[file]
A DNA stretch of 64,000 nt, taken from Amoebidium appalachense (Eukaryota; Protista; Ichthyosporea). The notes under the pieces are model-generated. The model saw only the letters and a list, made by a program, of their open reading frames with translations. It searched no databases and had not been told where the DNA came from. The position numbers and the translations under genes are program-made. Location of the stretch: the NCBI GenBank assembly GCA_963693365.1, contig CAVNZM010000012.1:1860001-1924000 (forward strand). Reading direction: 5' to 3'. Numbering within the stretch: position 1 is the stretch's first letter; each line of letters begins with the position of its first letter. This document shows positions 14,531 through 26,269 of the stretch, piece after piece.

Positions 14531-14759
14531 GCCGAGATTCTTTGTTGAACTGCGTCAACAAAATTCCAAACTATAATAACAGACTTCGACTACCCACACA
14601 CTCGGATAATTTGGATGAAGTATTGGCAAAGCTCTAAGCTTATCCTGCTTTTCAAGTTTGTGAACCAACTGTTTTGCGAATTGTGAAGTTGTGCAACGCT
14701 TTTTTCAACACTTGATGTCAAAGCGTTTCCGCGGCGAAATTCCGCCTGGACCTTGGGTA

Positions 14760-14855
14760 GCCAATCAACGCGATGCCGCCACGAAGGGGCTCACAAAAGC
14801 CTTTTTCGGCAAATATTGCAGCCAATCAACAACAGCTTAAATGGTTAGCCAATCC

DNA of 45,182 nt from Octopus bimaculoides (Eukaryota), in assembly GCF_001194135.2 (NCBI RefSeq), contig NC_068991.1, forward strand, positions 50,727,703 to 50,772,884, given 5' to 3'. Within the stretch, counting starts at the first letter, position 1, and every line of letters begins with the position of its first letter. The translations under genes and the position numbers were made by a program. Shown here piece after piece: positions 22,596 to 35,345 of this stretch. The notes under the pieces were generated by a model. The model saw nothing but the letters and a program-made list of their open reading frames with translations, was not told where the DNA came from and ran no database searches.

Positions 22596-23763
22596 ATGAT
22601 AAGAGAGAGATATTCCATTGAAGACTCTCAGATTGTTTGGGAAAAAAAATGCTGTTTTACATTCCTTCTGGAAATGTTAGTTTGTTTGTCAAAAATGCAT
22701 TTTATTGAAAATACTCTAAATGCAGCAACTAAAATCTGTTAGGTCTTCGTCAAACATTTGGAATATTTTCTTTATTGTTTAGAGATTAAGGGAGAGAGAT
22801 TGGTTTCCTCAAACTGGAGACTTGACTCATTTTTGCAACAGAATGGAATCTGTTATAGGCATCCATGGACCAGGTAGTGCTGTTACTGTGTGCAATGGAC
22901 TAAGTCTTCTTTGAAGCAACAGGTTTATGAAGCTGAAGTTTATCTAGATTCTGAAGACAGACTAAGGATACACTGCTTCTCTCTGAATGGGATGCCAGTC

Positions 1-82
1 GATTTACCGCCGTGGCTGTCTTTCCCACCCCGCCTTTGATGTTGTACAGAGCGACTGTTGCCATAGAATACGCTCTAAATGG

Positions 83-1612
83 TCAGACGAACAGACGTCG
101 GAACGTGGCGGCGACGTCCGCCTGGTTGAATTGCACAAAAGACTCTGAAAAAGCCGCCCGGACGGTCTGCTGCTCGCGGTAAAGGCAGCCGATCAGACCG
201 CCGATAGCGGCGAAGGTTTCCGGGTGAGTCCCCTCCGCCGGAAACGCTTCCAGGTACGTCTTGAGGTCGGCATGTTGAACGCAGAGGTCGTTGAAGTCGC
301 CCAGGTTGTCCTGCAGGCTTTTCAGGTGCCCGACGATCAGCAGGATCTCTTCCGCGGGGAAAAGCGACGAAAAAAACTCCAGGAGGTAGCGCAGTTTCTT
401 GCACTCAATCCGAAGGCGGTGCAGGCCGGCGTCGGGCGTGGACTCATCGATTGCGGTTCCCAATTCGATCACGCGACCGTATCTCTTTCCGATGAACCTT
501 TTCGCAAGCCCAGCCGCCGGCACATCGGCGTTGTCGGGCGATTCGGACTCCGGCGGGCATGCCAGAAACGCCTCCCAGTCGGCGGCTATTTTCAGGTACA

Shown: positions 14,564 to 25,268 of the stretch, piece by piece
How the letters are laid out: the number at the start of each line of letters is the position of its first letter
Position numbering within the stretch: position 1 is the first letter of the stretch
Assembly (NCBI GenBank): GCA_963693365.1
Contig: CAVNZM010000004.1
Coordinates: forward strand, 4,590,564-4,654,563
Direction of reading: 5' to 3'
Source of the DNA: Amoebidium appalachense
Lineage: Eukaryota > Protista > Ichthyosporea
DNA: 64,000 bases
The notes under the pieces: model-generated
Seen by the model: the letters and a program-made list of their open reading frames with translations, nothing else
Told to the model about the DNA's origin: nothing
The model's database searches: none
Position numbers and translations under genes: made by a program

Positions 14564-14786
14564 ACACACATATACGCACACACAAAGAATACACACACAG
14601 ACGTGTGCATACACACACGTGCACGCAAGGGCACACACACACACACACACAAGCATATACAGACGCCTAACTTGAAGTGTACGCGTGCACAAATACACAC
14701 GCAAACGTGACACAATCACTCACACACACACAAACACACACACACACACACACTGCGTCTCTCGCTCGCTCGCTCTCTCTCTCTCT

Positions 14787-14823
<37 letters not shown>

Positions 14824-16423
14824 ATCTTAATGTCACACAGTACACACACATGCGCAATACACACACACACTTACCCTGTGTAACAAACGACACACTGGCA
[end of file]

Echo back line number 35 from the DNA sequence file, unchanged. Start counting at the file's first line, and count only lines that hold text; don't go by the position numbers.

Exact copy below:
The notes under the pieces: model-generated